There is thus a huge natural experiment going on in the USA and the UK might be wise to wait and see the outcome of this. Early indications are that Advance Directives don't make much difference anyway - a Californian study showed that the treatment of coma patients who had signed an Advance Directive was as complex and expensive as that of patients who had not signed such a declaration. The administration of all this obviously adds to the burden of paperwork...
In the UK, Advance Directives are becoming more and more popular. Interestingly, the Voluntary Euthanasia Society is the most active group promoting them. Could there be a connection between Advance Directives and euthanasia?
The Terrence Higgins Trust and the Centre for Medical Law and Ethics at King's College, London have produced their own form designed for people with HIV and AIDS, and solicitors in England are now beginning to recommend their clients fill in a Living Will as well as a Last Will and Testament...
The British Medical Association is in favour of the principle of Advance Directives as pieces of paper but is firmly against them ever becoming legally binding.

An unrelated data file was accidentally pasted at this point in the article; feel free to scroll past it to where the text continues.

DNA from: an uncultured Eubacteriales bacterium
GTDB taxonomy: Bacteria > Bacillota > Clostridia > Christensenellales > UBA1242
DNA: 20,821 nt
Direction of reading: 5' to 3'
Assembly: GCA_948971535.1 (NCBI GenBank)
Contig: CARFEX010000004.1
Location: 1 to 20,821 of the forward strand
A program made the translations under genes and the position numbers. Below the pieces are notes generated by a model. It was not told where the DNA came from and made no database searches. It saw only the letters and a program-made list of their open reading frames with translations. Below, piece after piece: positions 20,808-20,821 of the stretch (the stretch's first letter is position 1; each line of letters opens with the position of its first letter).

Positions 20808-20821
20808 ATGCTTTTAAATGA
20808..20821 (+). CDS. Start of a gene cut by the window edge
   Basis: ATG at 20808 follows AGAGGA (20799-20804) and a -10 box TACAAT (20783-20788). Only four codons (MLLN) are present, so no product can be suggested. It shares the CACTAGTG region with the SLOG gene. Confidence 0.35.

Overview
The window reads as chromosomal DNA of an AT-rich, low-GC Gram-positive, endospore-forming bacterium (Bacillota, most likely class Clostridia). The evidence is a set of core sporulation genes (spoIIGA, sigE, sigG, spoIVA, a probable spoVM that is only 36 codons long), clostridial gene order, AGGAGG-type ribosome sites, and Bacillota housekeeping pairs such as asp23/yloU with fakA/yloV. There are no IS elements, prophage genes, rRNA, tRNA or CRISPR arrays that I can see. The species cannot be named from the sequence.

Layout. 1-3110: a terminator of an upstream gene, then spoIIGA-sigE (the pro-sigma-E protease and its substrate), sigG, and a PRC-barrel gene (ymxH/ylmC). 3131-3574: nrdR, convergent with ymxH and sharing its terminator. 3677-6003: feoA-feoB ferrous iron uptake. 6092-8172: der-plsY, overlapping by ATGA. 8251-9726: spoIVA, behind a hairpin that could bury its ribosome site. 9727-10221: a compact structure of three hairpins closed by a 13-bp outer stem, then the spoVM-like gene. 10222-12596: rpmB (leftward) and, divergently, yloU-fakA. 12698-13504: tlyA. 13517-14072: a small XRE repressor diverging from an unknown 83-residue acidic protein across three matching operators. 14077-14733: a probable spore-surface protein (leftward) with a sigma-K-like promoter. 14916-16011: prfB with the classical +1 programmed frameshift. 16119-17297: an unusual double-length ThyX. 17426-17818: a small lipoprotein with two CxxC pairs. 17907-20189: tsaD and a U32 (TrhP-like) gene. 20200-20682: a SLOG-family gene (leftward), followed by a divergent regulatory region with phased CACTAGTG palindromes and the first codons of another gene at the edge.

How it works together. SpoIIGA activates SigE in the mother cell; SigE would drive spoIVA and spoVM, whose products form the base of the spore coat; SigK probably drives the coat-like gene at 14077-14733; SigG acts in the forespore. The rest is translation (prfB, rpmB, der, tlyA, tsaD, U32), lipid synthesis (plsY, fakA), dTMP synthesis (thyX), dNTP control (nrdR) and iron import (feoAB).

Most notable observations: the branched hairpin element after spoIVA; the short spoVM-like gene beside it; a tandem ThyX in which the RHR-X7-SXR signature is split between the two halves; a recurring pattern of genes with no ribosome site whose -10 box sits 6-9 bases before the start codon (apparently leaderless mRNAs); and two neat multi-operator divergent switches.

What is the legal position in the UK?
At the time of writing, this is unclear. The All-Party Parliamentary Voluntary Euthanasia Group has a draft Bill to present to the House of Lords, which would make Advance Directives legally binding by statute law. This draft Bill now reads much more reasonably than earlier versions, but still betrays why it is being promoted by the Voluntary Euthanasia Society in the lines:
'that any distressing symptoms (including any caused by lack of food or fluid) are to be fully controlled by appropriate analgesic or other treatment, even though that treatment may shorten my life'
In other words, the VES is seeking legal powers to starve and dehydrate people to death, with medication to shorten the distress of this. Many believe it would only be a short while if such legislation were passed before it would be argued that this was not 'compassionate' and that a lethal injection should rather be given as soon as the decision was taken. Well-intentioned legislation in favour of otherwise reasonable-seeming Advance Directives might thus allow euthanasia in by the back door.
Whatever happens in statute law, however, it may be that Advance Directives in a case law sense already have some legal validity in the UK. In so far as learned judges have commented on them in two cases, they are probably now viewed as legally binding. The whole situation is unclear.
Should we support advance directives or not?
I have indicated above that I am all in favour of patients having more say in their treatment, and Advance Directives may well have limited value in this process, but I am convinced they should not be legally binding for the following reasons: